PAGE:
With Pasco County continuing to experience massive ongoing growth and development, the county’s tax rolls are expected to increase at least 9 percent this year, according to Pasco County property appraiser Gary Joiner.
Preliminary figures reveal that the county has already exceeded its tax roll from 2008, Joiner said, referring to before the economy tanked.
The property appraiser’s remarks came during a speaking engagement at the Greater Zephyrhills Chamber of Commerce June breakfast meeting.
New residential and commercial construction make up the bulk of the increase, Joiner said, noting the county last year approved a record of more than 50,000 permits.
The taxable value of homesteaded properties will not increase by more than 1.9 percent this year, Joiner added.
“The great thing about that is, your home values aren’t outrageous, where they were in 2008. You’re not paying twice as much in taxes as you were in 2008,” Joiner said.
Plus, the county’s growth is likely to continue, he said.
Joiner expects Pasco to become Florida’s 10th largest county within the next 18 months, moving up a notch from its current ranking of the state’s 11th largest county.
“We’ve always been known as a bedroom community and ‘Little Pasco.’ Well, it’s not ‘Little Pasco’ anymore,” said Joiner, who grew up and lives in New Port Richey.
While growth can be a “great thing” for the county’s economy, it’s important for affordable housing and infrastructure to keep up, Joiner said.
He put it like this: “We’ve got to do it the right way, and we’ve also got to build roads and infrastructure way before we put a subdivision in. I think that’s where we lack. I think we’re 20 years behind in that. We’ve got to work harder on that.”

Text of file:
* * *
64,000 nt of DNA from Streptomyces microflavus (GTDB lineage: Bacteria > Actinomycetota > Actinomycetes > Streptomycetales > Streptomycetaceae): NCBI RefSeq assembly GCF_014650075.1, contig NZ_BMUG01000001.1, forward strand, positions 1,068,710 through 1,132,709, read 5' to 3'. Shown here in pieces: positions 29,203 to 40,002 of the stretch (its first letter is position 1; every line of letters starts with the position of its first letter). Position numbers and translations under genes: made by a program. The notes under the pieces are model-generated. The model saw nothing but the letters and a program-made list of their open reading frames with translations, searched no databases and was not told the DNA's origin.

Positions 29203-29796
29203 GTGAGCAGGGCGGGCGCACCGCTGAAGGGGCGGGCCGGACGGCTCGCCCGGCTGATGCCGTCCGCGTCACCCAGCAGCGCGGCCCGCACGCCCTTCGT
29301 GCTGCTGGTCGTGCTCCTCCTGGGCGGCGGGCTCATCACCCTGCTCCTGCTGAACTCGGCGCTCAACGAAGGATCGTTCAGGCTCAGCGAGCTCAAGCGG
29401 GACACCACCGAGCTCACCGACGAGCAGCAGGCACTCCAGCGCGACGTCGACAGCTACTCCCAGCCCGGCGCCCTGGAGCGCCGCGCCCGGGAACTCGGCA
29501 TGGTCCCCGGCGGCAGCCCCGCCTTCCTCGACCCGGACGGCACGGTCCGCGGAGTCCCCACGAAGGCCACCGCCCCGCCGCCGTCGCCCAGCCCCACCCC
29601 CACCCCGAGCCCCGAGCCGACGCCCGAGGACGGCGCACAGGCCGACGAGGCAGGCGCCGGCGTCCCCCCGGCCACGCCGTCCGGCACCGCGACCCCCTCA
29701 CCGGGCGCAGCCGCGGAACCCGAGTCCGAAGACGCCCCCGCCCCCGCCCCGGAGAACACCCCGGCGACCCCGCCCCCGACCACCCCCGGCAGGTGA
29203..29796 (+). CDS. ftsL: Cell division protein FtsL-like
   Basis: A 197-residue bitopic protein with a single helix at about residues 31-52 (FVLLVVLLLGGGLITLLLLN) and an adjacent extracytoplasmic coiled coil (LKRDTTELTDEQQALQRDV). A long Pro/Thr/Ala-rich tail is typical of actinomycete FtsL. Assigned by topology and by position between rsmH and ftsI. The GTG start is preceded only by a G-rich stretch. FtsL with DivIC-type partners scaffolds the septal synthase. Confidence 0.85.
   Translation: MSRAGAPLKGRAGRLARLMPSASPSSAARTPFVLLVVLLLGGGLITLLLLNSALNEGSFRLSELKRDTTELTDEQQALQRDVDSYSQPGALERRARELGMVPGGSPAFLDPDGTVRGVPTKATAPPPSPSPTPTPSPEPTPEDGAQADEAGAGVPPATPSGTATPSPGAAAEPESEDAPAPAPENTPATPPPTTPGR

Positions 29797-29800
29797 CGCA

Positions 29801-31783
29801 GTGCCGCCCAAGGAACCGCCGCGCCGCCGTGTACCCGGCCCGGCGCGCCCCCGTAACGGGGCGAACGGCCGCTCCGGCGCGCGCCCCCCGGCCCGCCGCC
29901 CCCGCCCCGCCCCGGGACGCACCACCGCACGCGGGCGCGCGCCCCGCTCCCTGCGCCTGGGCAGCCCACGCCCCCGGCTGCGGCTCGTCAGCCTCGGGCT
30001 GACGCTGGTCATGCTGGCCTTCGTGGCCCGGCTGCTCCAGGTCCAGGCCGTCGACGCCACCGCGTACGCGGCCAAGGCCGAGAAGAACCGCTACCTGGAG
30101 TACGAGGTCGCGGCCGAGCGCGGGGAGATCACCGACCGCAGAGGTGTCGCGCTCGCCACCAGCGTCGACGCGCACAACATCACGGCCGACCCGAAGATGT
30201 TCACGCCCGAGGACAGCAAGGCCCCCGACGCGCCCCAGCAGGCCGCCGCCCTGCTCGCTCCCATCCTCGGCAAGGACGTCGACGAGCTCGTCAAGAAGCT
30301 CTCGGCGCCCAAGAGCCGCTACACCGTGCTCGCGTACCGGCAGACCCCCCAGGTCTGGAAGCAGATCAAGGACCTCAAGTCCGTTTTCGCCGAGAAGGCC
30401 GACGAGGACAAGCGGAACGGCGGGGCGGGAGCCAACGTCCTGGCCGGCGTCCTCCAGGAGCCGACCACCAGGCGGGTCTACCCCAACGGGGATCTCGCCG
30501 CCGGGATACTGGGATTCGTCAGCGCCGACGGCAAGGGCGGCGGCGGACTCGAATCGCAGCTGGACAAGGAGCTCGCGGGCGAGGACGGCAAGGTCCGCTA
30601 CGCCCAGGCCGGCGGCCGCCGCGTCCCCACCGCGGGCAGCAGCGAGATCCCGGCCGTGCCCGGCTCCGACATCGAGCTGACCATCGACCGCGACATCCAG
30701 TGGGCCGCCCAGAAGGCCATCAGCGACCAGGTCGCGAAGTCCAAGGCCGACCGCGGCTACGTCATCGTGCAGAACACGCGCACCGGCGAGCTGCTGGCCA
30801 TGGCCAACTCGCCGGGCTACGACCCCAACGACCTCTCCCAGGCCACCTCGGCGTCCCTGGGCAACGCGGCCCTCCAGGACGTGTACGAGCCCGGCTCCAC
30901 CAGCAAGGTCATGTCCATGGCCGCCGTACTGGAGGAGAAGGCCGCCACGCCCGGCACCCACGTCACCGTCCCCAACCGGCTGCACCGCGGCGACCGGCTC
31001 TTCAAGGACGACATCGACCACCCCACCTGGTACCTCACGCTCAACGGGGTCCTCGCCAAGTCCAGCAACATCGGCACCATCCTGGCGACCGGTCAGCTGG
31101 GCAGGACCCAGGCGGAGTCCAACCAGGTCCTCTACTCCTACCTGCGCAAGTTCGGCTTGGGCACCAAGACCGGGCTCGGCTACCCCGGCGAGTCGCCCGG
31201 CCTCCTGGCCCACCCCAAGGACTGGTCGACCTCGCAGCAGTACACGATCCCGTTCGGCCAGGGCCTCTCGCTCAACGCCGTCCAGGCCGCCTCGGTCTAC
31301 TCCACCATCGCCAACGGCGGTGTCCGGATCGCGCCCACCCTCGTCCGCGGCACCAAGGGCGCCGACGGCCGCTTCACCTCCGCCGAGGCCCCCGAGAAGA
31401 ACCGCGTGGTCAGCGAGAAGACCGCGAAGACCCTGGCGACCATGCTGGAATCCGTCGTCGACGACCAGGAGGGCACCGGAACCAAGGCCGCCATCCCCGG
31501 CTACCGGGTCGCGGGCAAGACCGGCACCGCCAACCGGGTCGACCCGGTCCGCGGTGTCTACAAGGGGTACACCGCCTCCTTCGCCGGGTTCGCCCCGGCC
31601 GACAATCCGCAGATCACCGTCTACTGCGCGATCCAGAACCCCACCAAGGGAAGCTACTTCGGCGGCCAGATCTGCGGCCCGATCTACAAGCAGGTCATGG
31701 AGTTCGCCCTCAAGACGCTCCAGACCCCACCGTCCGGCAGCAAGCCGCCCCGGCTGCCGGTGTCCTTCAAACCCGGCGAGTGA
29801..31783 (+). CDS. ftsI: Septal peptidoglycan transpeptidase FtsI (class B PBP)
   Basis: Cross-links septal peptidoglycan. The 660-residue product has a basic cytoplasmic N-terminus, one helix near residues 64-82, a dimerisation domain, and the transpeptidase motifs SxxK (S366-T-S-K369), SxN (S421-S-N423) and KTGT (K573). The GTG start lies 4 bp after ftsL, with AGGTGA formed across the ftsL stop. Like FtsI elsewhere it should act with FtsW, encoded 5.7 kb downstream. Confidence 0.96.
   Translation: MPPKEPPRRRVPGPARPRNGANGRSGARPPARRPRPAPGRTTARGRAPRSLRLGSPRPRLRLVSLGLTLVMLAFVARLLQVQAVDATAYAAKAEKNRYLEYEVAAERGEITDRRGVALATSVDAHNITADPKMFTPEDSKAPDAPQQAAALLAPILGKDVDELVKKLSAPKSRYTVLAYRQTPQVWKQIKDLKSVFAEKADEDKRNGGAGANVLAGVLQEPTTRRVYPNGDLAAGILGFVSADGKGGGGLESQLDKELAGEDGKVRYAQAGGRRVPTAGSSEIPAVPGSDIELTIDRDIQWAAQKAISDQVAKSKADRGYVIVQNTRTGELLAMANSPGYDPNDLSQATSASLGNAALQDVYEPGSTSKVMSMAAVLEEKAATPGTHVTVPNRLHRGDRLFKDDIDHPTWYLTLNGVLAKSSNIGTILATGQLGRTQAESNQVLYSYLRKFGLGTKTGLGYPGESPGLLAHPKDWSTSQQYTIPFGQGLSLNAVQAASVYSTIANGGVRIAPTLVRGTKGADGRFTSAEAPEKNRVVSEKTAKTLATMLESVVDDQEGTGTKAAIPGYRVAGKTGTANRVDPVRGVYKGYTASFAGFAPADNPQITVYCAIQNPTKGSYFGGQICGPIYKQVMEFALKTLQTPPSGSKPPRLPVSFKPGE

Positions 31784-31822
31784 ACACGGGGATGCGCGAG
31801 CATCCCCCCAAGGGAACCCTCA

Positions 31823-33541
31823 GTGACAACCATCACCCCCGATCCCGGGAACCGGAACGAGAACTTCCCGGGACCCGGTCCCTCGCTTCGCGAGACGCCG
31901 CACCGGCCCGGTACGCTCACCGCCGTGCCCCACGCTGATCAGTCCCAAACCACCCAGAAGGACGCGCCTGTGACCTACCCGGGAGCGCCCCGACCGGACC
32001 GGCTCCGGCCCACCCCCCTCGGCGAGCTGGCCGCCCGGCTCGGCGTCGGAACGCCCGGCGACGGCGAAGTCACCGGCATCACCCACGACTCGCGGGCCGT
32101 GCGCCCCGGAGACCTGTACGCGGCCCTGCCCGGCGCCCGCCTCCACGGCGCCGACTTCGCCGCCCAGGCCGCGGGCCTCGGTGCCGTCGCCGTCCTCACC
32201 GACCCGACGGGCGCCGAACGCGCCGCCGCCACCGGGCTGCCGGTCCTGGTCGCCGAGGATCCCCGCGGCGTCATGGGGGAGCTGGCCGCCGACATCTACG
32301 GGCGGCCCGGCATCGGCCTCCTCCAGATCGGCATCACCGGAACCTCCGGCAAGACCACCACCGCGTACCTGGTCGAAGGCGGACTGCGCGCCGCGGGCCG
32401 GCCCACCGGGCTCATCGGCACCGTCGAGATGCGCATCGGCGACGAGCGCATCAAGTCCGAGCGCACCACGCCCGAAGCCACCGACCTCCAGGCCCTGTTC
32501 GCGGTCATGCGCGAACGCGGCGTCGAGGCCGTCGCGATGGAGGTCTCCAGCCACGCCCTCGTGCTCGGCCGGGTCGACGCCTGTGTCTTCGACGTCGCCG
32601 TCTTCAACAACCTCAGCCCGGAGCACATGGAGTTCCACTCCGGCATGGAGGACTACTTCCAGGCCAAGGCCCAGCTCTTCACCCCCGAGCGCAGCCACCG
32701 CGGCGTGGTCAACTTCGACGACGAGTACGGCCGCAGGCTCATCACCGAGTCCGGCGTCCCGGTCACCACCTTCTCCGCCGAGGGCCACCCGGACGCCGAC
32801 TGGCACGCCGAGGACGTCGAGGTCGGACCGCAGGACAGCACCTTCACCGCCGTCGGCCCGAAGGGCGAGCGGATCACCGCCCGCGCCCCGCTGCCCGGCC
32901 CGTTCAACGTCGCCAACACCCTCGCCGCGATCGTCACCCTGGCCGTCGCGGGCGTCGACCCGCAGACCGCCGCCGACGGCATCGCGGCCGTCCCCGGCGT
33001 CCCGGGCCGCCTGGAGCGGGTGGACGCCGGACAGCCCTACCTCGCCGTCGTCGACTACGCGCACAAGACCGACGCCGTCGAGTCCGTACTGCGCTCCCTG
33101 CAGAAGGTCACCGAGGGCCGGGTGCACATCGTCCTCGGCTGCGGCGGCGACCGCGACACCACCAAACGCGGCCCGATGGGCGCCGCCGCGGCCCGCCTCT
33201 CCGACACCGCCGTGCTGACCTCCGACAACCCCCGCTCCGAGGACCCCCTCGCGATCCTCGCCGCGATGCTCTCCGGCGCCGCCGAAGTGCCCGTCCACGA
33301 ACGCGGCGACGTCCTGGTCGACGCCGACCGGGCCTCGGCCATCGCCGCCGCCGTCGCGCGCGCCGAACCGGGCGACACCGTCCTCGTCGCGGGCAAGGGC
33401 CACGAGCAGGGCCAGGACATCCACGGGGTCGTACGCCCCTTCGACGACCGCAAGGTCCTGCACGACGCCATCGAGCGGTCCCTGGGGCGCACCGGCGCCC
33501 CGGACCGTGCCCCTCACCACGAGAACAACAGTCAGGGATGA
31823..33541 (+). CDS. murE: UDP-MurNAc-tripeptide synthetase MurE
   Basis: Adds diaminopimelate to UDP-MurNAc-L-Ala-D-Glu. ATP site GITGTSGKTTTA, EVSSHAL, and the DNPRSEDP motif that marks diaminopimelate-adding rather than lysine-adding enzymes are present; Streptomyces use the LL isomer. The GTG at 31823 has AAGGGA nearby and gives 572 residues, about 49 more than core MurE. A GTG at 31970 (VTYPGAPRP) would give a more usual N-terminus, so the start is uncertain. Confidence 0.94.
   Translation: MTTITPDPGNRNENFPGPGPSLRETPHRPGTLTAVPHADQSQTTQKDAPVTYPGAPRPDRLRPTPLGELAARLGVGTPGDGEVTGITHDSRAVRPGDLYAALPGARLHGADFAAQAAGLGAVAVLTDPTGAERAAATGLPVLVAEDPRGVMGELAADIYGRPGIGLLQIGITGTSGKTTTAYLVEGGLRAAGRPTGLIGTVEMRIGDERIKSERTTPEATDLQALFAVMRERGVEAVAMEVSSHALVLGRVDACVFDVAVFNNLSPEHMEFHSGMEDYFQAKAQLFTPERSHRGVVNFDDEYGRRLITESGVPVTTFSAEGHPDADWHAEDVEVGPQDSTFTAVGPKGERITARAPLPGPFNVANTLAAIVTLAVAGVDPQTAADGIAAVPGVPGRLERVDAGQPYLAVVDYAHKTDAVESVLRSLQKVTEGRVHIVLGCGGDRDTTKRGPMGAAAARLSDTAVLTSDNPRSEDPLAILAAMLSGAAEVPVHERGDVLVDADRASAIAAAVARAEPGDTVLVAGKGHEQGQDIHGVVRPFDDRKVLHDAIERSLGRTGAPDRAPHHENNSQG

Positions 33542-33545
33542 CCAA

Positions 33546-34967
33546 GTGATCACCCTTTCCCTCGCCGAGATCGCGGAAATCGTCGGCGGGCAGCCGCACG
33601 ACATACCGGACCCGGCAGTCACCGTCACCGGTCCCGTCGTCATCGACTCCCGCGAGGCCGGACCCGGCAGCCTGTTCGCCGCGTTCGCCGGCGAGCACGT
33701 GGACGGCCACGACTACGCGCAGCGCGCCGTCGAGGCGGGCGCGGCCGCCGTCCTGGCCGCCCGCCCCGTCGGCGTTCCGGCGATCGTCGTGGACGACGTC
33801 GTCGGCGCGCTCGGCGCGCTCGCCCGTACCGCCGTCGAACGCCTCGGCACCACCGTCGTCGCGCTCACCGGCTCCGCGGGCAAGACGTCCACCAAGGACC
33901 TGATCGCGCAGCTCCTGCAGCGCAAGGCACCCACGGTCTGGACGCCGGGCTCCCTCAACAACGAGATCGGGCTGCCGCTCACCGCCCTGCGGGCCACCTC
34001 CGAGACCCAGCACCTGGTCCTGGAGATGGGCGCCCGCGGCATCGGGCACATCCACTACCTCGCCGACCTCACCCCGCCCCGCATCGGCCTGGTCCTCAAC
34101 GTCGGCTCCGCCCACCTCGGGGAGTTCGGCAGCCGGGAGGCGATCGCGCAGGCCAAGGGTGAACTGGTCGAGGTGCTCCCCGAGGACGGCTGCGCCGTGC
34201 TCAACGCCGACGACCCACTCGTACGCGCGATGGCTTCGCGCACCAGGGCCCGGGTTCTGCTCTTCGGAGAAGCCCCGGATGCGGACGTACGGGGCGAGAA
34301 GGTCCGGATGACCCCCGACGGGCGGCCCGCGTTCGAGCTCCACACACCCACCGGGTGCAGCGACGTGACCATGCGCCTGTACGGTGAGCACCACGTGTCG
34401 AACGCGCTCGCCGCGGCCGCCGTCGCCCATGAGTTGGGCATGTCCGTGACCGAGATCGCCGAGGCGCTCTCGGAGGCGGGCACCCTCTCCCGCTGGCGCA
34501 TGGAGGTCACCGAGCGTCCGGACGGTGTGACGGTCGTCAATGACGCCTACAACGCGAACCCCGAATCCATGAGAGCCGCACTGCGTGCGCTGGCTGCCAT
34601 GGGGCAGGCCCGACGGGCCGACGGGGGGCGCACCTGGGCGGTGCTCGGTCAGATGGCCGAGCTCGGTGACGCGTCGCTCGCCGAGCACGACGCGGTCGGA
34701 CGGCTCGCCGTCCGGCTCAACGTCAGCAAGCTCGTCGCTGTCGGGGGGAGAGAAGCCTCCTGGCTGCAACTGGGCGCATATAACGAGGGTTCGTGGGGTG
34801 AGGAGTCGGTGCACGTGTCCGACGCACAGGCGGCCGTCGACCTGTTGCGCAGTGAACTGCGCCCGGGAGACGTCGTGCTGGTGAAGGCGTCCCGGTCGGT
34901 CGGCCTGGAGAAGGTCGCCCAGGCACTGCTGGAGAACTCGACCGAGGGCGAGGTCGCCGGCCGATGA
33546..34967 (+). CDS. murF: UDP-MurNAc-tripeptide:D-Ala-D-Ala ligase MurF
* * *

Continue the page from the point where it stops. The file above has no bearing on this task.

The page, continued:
He continued, “I hate to see where some of the subdivisions are going, being where we were kids we hunted and fished there. You hate to see them tore up and these large oak trees taken down that you’ll never see again.”
Also on the subject of the county’s tax rolls, Joiner mentioned his office has made an effort to go after various forms of fraud, such as homestead fraud and agriculture fraud.
Joiner said the office has put more than $60 million in taxable value back on the county’s tax rolls since he took over in early 2017, including collecting nearly $1 million in back taxes.
“We’ve had our fair share (of fraud),” Joiner said.
Joiner also told the audience that the property appraiser’s office recently replaced its mainframe computing system and has upgraded to a more user-friendly website.
“We’re just working hard for you, trying to make a difference,” Joiner said. “We’ve tried to change a lot of things since I’ve gotten there — staff wise, productive wise, saving money.”
Joiner also touched on the county’s ongoing lawsuit with Pinellas County, where Pinellas has refused to pay property taxes on the 12,400 acres on the Cross Bar and Al Ranch property it owns north of State Road 52 and east of U.S. 41 in Central Pasco.
Joiner explained, last year alone, Pinellas made more than $2 million on that property from timber and pine straw harvesting, and therefore owes Pasco about $200,000 in taxes.
The Second District Court of Appeal recently sided with Pasco in the property tax dispute after it lost in the lower court. The issue is now likely to wind up in the Florida Supreme Court.
“We’re very confident we’re going to get it,” Joiner said. “It’s not fair that every person in this room, and every person around here has to pay (taxes), and yet they (Pinellas County) think they’re exempt.”
In an action related to that lawsuit, the Pasco County Commission voted on June 4 to send a letter to the Pinellas County Commission, urging them to drop its legal action. In essence, Pasco commissioners said it is only fair that Pinellas pay its taxes, just like other property owners.
B.C. Manion contributed to this report.
Published June 12, 2019